AS WE gather this week with our families and friends amidst a spirit of peace, love and reconciliation — far removed from the realities that have plagued us — we marvel at the miracles of the season — people helping people they ignore during the rest of the year.
Certainly the Christmas season stands out as the most Christian time of the year — a time when we seem most able to truly follow the teachings of Christ.
We’ve heard more than one minister wonder how it might be possible to capture these feelings of good will so they might be utilized throughout the year. Even the best Christians among us — or the best Jews or best Mulims or best humanists — remain but frail humans too often more concerned with our own self interests than with what is right for the world. Often the best we can manage is to protect and nurture our own children, with little energy left for other children who struggle by without protection or nurturing.
WHILE THE MANY shortcomings of the human race create tragedy and misfortune at every turn, the spirit of Christmas points out just how good we humans might be if only we could truly dedicate ourselves to such goodness.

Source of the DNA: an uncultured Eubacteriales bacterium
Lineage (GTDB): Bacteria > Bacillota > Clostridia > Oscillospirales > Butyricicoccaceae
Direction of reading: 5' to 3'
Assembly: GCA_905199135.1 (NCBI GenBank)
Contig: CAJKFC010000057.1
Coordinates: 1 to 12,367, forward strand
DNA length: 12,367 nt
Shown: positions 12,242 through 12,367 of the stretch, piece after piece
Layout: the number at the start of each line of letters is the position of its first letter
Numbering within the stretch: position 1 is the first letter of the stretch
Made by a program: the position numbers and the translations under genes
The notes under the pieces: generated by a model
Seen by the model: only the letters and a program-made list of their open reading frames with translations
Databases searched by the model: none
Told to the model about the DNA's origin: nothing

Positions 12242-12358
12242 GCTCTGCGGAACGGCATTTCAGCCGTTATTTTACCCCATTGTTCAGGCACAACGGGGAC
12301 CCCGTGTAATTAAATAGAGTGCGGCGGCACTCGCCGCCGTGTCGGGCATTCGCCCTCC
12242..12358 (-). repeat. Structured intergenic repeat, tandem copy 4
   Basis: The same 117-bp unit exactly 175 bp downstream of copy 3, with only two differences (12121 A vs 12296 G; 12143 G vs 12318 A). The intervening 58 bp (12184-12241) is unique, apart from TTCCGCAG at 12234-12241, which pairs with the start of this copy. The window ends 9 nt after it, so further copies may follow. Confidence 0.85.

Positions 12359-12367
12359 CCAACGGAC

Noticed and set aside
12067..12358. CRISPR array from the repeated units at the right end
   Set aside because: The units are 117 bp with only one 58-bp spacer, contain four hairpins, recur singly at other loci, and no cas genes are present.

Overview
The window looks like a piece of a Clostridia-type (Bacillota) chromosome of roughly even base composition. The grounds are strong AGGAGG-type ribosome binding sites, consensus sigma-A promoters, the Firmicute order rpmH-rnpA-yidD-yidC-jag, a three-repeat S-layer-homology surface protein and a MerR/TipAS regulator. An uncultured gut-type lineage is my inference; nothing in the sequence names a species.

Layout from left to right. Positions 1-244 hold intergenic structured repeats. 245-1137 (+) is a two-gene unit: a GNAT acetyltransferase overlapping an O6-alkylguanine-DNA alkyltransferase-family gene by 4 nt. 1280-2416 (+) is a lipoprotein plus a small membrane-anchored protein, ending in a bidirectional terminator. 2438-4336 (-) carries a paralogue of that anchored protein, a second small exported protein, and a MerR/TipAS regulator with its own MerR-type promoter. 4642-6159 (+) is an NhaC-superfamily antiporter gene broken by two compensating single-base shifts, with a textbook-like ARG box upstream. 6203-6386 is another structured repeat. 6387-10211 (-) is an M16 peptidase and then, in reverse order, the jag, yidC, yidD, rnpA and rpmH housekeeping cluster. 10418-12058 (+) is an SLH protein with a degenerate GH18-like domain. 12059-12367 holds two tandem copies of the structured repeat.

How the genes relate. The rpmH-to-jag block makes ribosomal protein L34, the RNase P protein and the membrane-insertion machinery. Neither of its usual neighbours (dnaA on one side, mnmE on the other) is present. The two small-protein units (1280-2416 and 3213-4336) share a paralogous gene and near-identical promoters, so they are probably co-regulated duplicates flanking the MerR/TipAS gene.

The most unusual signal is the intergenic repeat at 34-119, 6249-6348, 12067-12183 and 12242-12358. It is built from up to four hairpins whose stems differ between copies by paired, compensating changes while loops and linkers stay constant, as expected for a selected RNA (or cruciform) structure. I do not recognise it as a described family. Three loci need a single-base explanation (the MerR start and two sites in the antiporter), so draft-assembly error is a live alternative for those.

Perhaps it’s too easy to act in a Christian manner during Christmas time. The rewards appear too quickly. The real deal comes during the January freeze, after the celebration ends and the bills come due. But if you look closely, the spirit can appear then as well.
After all, it’s not that the spirit isn’t there during the long, cold nights of January, but only that we spend less time looking for it after the holiday ends.
The real miracle of Christmas appears not in the joy of celebration but in how much the spirit of Christ we take with us into the dark, dreary winter that follows the holiday.